Why many delay making their wills and trusts

Survey cites lack of knowledge on how to go about it, and who to appoint as executor or trustee

Many Singaporeans have delayed making their wills and trusts, partly because they just don't know how to go about it and also because they do not know who they could appoint as an executor or trustee.

These findings stemmed from a recent survey aimed at highlighting awareness of estate planning and how instruments such as wills, family trusts and other options can be used.

The survey questioned 751 people who were among 2,051 attendees at a two-day forum organised by estate planning firm Rockwills Trustee.


While the poll noted that 33 per cent of respondents had drawn up their wills, Rockwills estimated that at a national level, no more than 15 to 20 per cent of Singaporeans have done so.

Chief executive Lee Chiwi says: "Most respondents who had not drawn up their wills will want to do their wills but have delayed it or did not know how they should start. This... strongly suggests that there is much room for public education on will-making."

The survey found that 25 per cent of respondents had foreign assets, which can make issues like probate, estate duty, stamp duties, transfer and capital gains taxes and forced heirship trickier.

  • Legacy planning tools

  • WILL

    A will is a declaration by you about the distribution and management of your estate, which includes your assets. It takes effect after your death.


    A trust serves to protect family assets that otherwise might fall into the hands of beneficiaries who may be too young to receive substantial inheritances or are spendthrifts, financially immature or even vulnerable.

    The ultimate distributions to them should be delayed for certain periods of time to ensure they receive their inheritance when they reach a certain age or maturity.


    An LPA is drawn up to appoint people entrusted to look after you (the donor) at a time when you lose mental capacity. There are two aspects of the caregiving - personal welfare and property and financial affairs.


    An AMD expresses your intention that no extraordinary life-sustaining treatment should be applied if you suffer from terminal illness and become unconscious or incapable of exercising rational judgment.

These people will likely need more specific advice on how they should deal with these assets through the use of a second will, a corporate vehicle or trust.


Mr Lee notes that about 49 per cent of the respondents showed significant interest in using trusts for estate planning.

This signals a shift from the perception that trusts are relevant only to the wealthy, to one where they could also work for other families.

"Indeed, 10 per cent of such respondents said they were serious and in the midst of trust planning," he adds.

"As the bulk of respondents said they were not sure how they could proceed, there could be a market for non-complex revocable trust solutions for the mass-affluent families.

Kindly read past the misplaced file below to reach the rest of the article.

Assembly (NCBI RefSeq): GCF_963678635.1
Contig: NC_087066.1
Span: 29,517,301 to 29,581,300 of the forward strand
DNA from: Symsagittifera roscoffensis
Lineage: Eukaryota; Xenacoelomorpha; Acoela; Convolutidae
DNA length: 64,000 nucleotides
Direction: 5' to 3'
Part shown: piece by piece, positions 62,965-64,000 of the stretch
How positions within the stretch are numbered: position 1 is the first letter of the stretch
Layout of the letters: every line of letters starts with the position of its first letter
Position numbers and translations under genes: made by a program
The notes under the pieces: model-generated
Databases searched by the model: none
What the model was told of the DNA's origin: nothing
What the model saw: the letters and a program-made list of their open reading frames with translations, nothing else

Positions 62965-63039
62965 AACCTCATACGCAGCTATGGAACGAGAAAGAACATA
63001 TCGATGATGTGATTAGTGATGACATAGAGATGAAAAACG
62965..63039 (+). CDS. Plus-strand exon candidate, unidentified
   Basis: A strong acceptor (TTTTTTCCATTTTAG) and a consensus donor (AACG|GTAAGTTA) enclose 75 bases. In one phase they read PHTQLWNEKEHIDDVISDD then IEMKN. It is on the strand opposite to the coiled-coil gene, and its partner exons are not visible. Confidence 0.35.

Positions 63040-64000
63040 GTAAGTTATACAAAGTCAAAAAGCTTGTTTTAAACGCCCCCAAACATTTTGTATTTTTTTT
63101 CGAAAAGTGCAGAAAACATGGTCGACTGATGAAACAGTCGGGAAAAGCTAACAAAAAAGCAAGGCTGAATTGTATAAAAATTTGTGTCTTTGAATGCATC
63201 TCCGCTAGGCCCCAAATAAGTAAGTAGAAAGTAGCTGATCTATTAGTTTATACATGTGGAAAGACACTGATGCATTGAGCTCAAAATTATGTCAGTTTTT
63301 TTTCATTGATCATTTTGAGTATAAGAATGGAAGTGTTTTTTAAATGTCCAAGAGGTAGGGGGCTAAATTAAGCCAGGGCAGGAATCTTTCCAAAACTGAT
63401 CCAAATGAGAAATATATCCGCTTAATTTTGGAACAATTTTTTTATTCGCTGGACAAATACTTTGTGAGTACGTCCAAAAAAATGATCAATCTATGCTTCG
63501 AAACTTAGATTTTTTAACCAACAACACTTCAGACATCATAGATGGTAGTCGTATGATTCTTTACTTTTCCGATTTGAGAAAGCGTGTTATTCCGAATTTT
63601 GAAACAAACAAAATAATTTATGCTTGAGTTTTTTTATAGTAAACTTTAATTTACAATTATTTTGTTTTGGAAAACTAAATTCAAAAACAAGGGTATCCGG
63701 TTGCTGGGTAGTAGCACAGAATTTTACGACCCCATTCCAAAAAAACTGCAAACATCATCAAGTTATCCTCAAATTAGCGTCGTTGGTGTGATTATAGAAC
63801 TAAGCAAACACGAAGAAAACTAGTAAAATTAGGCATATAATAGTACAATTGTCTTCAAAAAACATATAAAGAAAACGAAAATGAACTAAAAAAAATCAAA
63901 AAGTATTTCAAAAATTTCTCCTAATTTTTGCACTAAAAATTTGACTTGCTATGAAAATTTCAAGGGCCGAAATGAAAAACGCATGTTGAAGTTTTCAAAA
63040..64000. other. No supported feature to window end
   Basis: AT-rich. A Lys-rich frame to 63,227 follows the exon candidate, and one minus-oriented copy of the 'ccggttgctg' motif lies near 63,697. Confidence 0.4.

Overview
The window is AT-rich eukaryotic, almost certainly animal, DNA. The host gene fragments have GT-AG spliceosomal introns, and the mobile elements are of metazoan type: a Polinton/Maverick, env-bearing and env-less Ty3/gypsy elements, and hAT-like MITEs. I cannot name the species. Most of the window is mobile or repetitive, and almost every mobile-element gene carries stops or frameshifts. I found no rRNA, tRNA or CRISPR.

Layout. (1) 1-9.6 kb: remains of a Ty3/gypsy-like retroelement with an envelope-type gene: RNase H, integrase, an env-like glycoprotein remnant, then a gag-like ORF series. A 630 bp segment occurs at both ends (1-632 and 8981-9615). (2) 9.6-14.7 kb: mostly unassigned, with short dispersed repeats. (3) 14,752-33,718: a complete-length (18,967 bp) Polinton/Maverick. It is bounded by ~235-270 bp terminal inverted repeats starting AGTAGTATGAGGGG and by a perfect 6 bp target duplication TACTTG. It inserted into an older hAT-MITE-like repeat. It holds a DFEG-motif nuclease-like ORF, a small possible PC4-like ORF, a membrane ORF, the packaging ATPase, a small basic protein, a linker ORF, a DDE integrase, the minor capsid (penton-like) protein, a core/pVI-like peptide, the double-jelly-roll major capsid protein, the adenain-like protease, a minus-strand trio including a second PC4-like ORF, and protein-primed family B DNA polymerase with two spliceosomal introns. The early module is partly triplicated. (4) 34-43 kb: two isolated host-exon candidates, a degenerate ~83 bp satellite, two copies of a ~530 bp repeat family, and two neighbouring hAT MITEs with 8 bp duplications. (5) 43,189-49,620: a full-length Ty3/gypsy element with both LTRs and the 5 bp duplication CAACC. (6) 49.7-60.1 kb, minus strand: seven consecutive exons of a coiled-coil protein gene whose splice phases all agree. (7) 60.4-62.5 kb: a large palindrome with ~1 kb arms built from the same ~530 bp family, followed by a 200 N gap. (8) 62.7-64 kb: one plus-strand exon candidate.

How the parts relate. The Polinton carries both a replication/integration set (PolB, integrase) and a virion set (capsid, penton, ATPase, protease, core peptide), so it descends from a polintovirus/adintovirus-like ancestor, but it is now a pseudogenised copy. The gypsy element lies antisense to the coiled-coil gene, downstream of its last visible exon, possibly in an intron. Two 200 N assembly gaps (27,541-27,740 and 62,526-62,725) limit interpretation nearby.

"These solutions have to be competitively priced to be affordable."

The poll found that 39 per cent of respondents said they did not have enough assets to settle a trust, or felt that their beneficiaries could handle the funds themselves.


The survey showed that only around 15 per cent of respondents had done a Lasting Power of Attorney (LPA) and/or an Advance Medical Directive (AMD), with most citing procrastination or ignorance on how to get started.

An LPA allows people to voluntarily appoint one or more persons (donees) to take decisions and act on their behalf as a proxy decision-maker if they lose mental capacity one day.

An AMD allows you to register in advance your wishes not to have any extraordinary life-sustaining treatment to prolong life when you are suffering from specific medical conditions.


A common thread in some of the responses as to why people have delayed drawing up a will or other documents is that they do not know a person they could trust to act as executor or trustee.

Mr Lee notes that this is a role lawyers and trust companies can fulfil but their services in this area are not well publicised.


While the impetus for estate planning for many Singaporeans would largely be driven by the desire to protect and maintain family members, Mr Lee says there is room to promote the idea of giving to charity as well.


Mr Lee also notes that there is more urgency for people aged over 35 to do estate planning.

"The person who is above 35 and married with a spouse and children would fit the profile of persons with more pressing needs and thus ready to engage in estate planning."

The 751 people surveyed included 32 per cent who were either single, divorced or widowed.

The likely concerns of this group would involve estate planning to deal with their own welfare and property affairs at the time of old age and elderly vulnerability.

"This group will be interested in instruments for asset protection of their property affairs and appointment of trusted parties and putting in place advance care plans to deal with mental incapacity and infirmity," adds Mr Lee.

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A version of this article appeared in the print edition of The Sunday Times on July 16, 2017, with the headline Why many delay making their wills and trusts. Subscribe